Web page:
We head back to Poland to catch up with the NGO’s work assisting refugees. We board the train at Ternopil alongside fleeing Ukrainians. The train is completely full. Suitcases cram the aisles. Children wail. I imagine it was even more chaotic in March and April. Ukrainian soldiers check our identities; they are amazed to meet New Zealanders. One carriage is filled with Hasidic Jews in traditional dress; this sub-group of conservative Judaism arose in Ukraine in the 18th Century. There is a fizzing release of tension as the train crosses the border after almost six hours. The queue is long and snakes into the night as Polish customs officers briskly check our papers.
The next few days, we visit a disused Tesco supermarket building in Przemyśl that has been converted into temporary refugee accommodation. Five thousand refugees camped here at the peak of the influx; currently there are 137, but more may come flooding in as winter bites. The space is cavernous, with the echoey feel of a warehouse. A few kids tear around the play area kicking a ball. Multiple aid agencies work from this site, providing counselling, food, clothing, travel assistance, cash. At the nearby train station, Tearfund’s partner NGO has helped set up a room as a safe transit space for mothers and babies. There are 50 beds here.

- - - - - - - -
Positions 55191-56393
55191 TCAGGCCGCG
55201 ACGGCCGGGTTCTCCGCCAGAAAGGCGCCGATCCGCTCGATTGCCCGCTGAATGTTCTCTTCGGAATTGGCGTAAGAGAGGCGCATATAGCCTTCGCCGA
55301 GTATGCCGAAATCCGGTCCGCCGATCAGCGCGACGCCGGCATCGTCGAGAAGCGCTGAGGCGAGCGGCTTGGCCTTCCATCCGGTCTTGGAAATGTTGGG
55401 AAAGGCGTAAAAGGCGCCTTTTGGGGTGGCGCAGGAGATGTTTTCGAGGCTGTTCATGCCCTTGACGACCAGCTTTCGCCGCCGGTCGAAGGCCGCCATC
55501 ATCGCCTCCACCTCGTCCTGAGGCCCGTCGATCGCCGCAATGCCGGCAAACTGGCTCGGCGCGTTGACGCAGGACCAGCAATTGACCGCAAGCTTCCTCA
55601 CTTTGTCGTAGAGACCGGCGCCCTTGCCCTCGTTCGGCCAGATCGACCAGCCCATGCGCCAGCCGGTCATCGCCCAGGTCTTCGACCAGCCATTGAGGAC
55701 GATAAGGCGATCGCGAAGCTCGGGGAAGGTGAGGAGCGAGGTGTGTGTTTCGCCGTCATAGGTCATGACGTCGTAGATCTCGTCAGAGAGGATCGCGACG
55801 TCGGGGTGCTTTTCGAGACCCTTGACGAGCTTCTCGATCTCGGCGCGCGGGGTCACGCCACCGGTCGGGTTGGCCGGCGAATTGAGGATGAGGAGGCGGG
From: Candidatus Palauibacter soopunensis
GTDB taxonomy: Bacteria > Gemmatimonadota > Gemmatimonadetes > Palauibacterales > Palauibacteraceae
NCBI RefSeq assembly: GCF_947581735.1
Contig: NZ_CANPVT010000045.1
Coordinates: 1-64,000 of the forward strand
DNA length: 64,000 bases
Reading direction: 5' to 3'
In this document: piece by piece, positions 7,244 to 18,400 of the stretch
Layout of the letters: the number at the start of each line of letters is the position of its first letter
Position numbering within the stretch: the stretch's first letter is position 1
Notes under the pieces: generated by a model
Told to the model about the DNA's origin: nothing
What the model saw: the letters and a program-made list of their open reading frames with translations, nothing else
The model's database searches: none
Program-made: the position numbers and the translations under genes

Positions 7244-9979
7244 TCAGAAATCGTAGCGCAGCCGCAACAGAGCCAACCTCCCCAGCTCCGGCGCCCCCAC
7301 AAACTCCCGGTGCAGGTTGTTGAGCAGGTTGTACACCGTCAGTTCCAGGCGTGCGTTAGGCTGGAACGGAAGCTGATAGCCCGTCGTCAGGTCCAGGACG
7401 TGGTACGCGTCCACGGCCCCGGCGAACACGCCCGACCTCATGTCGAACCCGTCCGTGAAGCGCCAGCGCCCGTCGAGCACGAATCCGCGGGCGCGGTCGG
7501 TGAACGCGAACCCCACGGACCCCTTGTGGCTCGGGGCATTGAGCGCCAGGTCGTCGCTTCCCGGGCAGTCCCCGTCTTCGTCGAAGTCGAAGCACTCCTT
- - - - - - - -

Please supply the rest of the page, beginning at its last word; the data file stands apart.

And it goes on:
I see displaced Roma families outside the train station. A plethora of small kids chirrup and fight. They’ve been told they can’t come inside. My brown skin and dark hair has seen me stopped by customs officials more than my two fellow travellers. It’s a sad reminder that the whiteness of your skin can lead to better outcomes in many circumstances.
The UN refugee agency and the International Organisation for Migration estimate 7.5 million Ukrainian refugees have fled the country. Within Ukraine, there were 6.9 million people who were internally displaced at one point; this number is in constant flux. This is the largest human displacement crisis in the world today. Many refugees go back to their homes for short stints when it’s relatively safe, before leaving again. This criss-crossing is constant. It’s unusual; in other parts of the world, once a refugee returns to their place of origin, they cannot claim refugee status anymore. It’s hard for aid organisations to plan ahead for winter. Will people try to stick it out, will gas supplies and heating be cut to cities, how many other objects of civilian infrastructure will be targeted?
For now, Tearfund’s partner and other aid organisations are preparing for the worst.